Tree cover in 17 of the 20 analyzed cities had statistically significant declines in tree cover, while 16 cities had statistically significant increases in impervious cover. … City tree cover was reduced, on average, by about 0.27 percent/yr, while impervious surfaces increased at an average rate of about 0.31 percent/yr.
Nowak and Greenfield collected recent digital aerial images for at least 1,000 random points in 20 large American cities, and coupled them with images at the same points from roughly 5 years earlier. Trained photo interpreters then classified the various types of coverage at each point: tree coverage, grass coverage, building coverage, and so on.
Their subsequent analysis showed clear trends away from tree coverage and toward impervious coverage. All but three of the cities had a statistically significant loss in tree coverage, with two others showing a non-significant loss (essentially no change). Houston (3 percent) and Albuquerque (2.7 percent) suffered some of the biggest loses. Only Syracuse showed a gain in tree coverage — and that of 1 percent.
Evidently in pre-digital days, landscape architects would use rubber stamps to add trees to blueprints. Tom Turner at Gardenvisit.com shares “a scan of a very high-class set of tree stamps” which, as one commenter aptly put it, looks like a box of tree chocolates. It’s almost too cool for words.
Gillian Ware shares a photo gallery of rainbow eucalyptus (Eucalyptus deglupta) at her Tree A. Ware blog.
Apart from being a magic tree, it has two magic common names: Rainbow Eucalyptus and Painted Bark Eucalyptus, both descriptive of its multicoloured bark. Like other Eucalyptus’ it sheds its bark— but in this case the lower layer is a vivid green. As different layers mature, they change colour— to orange, purples and blues, dark maroon being the final colour— resulting in fantastic paint brushstroke-like streaks.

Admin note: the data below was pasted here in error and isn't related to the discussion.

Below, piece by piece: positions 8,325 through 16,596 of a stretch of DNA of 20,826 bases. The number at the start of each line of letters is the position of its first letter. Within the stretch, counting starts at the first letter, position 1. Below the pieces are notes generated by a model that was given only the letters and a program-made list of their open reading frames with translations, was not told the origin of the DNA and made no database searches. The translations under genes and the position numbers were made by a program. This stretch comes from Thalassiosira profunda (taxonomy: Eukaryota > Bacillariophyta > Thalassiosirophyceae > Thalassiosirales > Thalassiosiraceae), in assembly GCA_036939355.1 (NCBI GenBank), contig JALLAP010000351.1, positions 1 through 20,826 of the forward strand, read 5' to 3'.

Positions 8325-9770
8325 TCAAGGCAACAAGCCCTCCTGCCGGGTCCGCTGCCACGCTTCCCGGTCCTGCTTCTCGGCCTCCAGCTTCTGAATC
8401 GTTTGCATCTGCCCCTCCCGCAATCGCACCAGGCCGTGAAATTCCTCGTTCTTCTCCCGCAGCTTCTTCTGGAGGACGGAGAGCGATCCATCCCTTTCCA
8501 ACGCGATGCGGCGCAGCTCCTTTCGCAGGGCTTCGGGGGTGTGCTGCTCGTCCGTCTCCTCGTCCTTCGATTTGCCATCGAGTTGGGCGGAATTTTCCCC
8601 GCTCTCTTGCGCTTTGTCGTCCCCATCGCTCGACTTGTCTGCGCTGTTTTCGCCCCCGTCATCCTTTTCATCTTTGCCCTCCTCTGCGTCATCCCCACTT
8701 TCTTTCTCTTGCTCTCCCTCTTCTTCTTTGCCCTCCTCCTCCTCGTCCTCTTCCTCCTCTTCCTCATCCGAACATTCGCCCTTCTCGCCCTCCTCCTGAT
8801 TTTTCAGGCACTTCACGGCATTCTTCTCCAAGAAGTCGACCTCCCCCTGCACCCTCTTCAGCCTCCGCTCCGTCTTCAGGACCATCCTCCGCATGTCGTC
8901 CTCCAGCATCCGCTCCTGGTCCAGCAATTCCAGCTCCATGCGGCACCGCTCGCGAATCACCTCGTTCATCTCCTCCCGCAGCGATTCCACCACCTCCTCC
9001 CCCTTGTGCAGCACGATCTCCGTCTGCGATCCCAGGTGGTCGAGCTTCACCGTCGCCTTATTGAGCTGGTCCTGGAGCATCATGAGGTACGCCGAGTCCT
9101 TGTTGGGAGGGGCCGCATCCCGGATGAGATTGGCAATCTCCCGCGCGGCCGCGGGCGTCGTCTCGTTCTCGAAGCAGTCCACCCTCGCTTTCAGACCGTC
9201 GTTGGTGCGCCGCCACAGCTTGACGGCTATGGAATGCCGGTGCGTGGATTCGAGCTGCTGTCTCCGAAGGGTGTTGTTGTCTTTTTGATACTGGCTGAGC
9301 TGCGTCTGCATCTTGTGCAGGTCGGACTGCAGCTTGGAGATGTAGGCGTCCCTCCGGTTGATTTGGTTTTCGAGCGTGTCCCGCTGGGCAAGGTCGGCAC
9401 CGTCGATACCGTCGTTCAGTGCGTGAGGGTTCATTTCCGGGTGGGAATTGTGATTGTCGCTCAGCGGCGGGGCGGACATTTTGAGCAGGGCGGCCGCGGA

At Safari Ecology blog, Colin has followed up a fascinating post on why so many trees and shrubs in the African savanna are so thorny with one on a particularly useful thorny tree, myrrh (Commiphora). A bunch of recent studies have borne out the anti-viral and anti-bacterial properties of its sap, which has been used to treat infections at least since the ancient Sumerians. Myrrh trees also make good habitat, their berries are an important food source for a number of species, and — well, just read Colin’s post.
Ashley Peace at treeblog visited the Hermitage, Dunkeld (in the Scottish Highlands), to see Britain’s 3rd tallest tree, and came back with some fine black-and-white photos of the tree and the surrounding area.
Pip at European Trees paints a compelling picture of the slow eastward drift of traditionally managed woodlands in France.
If we had access to satellite imagery from the last two centuries would we be able to create time lapse aerial photos of a woodland canopy showing the Mother trees as a front, semi circular waves marching eastwards similar to the pattern seen at the front of lapping waves on a shallow beach?
Read the rest of the post to learn just what the heck he’s talking about here.
Just because she’s started following a new tree this year, Lucy at Loose and Leafy has found that she can’t abandon last year’s sycamore. She shares some new photos of the tree and its forb companions, and concludes the post with a list of links to other tree-followers. (Add your blog to the list by finding a tree of your own to follow this year.)